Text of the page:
A Case of Mistaken Identity

May 2008: My parsley plants are huge this year, I told Ken, my husband. The leaves of the flat leaf variety, my favorite, are enormous. It must be some kind of hybrid that makes them so big.
July 2008: I slid some parsley into my BLT tonight, Ken. The leaves were tough but it tasted okay. Don’t think I’ll do it again though. I’ll mince them up in the fall. They will probably be better in soups and stews and as a garnish for fish. That hybrid isn’t so great, goes to show you that bigger is not always better.
Saturday, October 4: Time to cut down the basil, thyme and parsley to mince them into piles to be frozen for winter dishes. There is nothing like fresh herbs originally from the garden, pulled from the freezer and added to the warm aroma of roast chicken or a spicy goulash. But hey, these parsley plants are monsters. The leaves are bigger than ever. The stems are more like stalks. I cannot even pinch them with my fingers but must use heavy scissors instead.
Sunday afternoon, October 5: Time to pluck the parsley leaves from their heavy stalk-stems and mince them into bags. Pillows of leaves overflow the bowl. I pull out the wooden board reserved for vegetables and sharpen the heavy knife. Slice through lush bunches of green, and CHOP, CHOP, CHOP, like the TV chefs. The crisp leaves burst with the moist aroma of….of…something that is not parsley.
What is going on here? I remember picking up the squishy black tray at the nursery last May, happy to find the flat leaf parsley label that identified the tender shoots springing up from their rectangles of soil. I planted them in the sun, near the tomato plants and basil, fed them compost, watered them when it was dry, watched the little teeny, tiny, baby plants grow into adulthood.
I leaned into the pile of partially chopped leaves, trying to talk myself into a parsley kind of mood. Then chopped some more.
Pushed my nose into the moist leaves and sniffed again. Hells bells, this ain’t parsley. It’s not the clever sharpness of cilantro nor basil’s licorice sweetness. I wanted to deny it. I did not want to admit that Ken and I took care of a summer garden thinking we had all this great flat-leaf parsley, when what we really had was a bunch of…skinny celery.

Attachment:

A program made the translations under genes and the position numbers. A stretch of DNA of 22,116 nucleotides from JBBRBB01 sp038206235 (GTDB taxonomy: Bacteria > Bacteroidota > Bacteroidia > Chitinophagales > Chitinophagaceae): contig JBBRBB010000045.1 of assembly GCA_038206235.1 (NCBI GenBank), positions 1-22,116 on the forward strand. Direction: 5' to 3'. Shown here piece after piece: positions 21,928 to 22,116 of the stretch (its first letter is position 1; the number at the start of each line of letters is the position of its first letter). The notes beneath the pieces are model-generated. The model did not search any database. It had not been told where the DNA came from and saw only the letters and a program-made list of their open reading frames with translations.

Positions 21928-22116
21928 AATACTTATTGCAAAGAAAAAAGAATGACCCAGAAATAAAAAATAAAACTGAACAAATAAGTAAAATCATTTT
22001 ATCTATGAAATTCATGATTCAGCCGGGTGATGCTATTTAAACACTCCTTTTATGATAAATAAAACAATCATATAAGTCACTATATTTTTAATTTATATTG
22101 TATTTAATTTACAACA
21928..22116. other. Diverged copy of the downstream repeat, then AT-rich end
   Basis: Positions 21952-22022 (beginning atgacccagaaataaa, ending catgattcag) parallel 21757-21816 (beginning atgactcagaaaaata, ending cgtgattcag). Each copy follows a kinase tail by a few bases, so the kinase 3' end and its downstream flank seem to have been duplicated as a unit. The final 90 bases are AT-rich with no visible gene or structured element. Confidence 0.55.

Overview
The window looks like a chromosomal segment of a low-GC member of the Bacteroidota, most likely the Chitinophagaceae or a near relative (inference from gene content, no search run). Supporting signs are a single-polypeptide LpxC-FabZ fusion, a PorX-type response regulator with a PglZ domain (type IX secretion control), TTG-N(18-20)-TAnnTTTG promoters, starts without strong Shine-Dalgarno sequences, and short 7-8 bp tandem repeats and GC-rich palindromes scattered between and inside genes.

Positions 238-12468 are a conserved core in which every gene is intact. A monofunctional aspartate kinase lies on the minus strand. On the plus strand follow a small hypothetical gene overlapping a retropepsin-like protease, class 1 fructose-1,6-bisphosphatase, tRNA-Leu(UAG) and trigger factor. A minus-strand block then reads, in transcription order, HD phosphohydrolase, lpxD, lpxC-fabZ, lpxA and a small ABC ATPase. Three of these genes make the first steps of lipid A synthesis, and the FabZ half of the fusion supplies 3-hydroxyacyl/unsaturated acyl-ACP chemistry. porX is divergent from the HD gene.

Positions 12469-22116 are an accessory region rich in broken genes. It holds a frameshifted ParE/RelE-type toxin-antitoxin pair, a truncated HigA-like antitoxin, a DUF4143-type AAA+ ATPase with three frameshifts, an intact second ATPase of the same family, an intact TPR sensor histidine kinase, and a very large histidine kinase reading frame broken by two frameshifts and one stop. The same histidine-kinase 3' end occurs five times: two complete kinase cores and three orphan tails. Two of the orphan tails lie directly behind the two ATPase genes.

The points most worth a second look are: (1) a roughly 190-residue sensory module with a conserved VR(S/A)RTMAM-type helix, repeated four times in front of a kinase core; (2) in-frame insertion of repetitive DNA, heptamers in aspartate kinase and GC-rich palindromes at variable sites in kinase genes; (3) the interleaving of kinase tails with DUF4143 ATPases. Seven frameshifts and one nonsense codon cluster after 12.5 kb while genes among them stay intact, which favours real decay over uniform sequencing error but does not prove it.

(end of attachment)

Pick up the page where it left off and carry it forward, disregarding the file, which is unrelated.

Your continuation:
Next year, I’ll plant from SEEDS.

This entry was posted in celery, flat leaf parsley, garden, identity, sunflower seeds. Bookmark the permalink.

8 Responses to A Case of Mistaken Identity

  1. Kim says:

    Skinny celery! LOL!! Di, that’s too funny. At least it wasn’t something…dangerous. So, you chop them up and put them in baggies and freeze them? No water or anything? I have some excess basil here…

  2. Sparverius says:

    That’s a true bummer. Now what??

  3. Anonymous says:

    Might not be celery, rather lovage which tastes & smells like celery but resembles parsley. We use to flavor soup and it is good with carrots too.

  4. Anonymous says:

    Oh, well, any of those would be good for another Black Swallowtail larva!!

  5. Anonymous says:

    Did not know you can freeze basil. Will do that with leftovers.

  6. Anonymous says:

    This is so funny because it is exactly what happend to me this year. I did exactly the same thing-thinking I bought parsley and what grew was huge.I was so proud of this patch of great big ‘parsley.’ Our son, a chef, was up this summer and said, “Mom, taste this. It is NOT parsely.Sure enough, celery.

  7. deejbrown says:

    This comment has been removed by the author.

  8. Bevson says:

    Too funny. My parsely self sows. Try seed next year.

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